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Okay, for those of you who have read my ‘ramblings’ for any length of time, you are probably familiar with my personal crusade against the widespread pruning epidemic of creating balls, cupcakes, frisbees and other assorted shapes with flowering shrubs.

The fact that pruning flowering shrubs too often can lead to early plant death plus extra maintenance because it causes your shrubs to grow faster as well as causing them to require more water may not be reason enough for someone to stop.

Well, maybe the fact that repeated pruning (shearing) of flowering shrubs can leave them looking like this, may help them to finally stop….

Not very pretty, is it?  

This is what is left of three Desert Cassia (Senna nemophila) shrubs after they had been repeatedly pruned into round shapes using hedge-trimmers.

Well when flowering shrubs are repeatedly sheared with hedge trimmers, to create the much desired green ‘ball’ – it keeps the sunlight from penetrating inside of the shrub.  This leads to the death of some of the interior branches.  In addition, pruning repeatedly with hedge trimmers, does not get rid of any old branches and therefore new branches do not grow.

Now a healthy flowering Desert Cassia (Senna nemophila) looks much healthier and beautiful.


The Desert Cassia, above, was planted by me in a large feature area located next to a golf course.  I would have the landscape crew prune it back to 2 ft. every spring, once it had finished flowering, which is when this particular shrub should be pruned.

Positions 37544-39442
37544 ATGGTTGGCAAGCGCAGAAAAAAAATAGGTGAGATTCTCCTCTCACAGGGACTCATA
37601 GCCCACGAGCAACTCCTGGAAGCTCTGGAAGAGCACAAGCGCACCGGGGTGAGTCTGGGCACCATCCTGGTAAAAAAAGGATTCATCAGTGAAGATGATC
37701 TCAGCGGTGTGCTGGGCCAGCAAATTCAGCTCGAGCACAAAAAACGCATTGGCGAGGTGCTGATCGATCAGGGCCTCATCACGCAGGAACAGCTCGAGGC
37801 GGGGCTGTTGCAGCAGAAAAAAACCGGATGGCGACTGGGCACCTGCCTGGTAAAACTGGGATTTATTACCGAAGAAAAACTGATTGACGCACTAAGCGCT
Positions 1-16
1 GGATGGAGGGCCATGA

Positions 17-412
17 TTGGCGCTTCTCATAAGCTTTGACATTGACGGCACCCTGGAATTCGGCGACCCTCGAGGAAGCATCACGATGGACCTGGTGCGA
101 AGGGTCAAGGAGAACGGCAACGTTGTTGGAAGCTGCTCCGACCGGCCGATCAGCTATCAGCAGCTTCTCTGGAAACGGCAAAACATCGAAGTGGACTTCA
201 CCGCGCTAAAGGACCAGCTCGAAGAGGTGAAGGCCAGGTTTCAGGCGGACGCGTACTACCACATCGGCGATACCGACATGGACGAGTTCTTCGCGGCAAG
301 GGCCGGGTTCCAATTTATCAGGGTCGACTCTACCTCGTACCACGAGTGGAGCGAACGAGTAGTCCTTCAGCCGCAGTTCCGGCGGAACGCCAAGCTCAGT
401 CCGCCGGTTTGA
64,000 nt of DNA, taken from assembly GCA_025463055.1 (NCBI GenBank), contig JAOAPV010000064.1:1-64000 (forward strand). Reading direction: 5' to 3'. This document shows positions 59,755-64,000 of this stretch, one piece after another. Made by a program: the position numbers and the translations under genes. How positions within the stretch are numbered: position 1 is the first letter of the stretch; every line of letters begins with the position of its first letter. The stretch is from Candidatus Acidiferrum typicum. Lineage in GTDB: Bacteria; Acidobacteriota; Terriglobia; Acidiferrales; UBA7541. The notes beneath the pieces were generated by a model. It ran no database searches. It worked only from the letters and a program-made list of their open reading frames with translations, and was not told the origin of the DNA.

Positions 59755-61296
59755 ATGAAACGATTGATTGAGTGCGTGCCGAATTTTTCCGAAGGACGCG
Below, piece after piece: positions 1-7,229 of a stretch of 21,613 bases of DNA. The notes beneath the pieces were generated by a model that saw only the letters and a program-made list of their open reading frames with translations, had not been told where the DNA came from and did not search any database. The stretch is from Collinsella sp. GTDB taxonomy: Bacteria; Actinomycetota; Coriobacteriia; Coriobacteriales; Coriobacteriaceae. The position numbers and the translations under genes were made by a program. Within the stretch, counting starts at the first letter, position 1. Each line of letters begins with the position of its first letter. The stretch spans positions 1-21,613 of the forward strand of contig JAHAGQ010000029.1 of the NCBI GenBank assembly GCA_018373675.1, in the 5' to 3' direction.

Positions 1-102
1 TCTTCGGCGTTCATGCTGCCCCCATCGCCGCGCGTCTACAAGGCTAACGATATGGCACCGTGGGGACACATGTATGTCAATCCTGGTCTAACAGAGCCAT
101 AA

I did not let the crew use hedge-trimmers, although they certainly wanted to.  But, I actually took the time to teach them the reasons why repeated shearing with hedge trimmers was a bad idea and then I made sure that they used loppers or hand pruners to prune them correctly.

Now, when flowering shrubs are pruned back severely to 1 – 2 ft. – they don’t look pretty.  In fact, they look like a bunch of ‘stick’s sticking up out of the ground.  But this stage only lasts a few weeks.

But, what happens is that the pruning stimulates the formation of new growth, which produces more leaves and flowers then if you just continued pruning off the top inch or so.


I would much rather see a flowering shrub with flowers on it, wouldn’t you?

Now, if you haven’t gotten enough of my ‘preaching’ against over-pruning, you can read more at Flowering Shrubs Aren’t Meant to be Cupcakes

So, do you want to stop over-pruning your shrubs?

How do you start?

Well, it is best to start by severely pruning your shrubs –
BUT ONLY AT THE TIME OF YEAR WHEN YOUR PARTICULAR SHRUB SHOULD BE PRUNED.

I will work on a list of the most popular shrubs that grow in the low & high desert and give you a timeline in my next post 🙂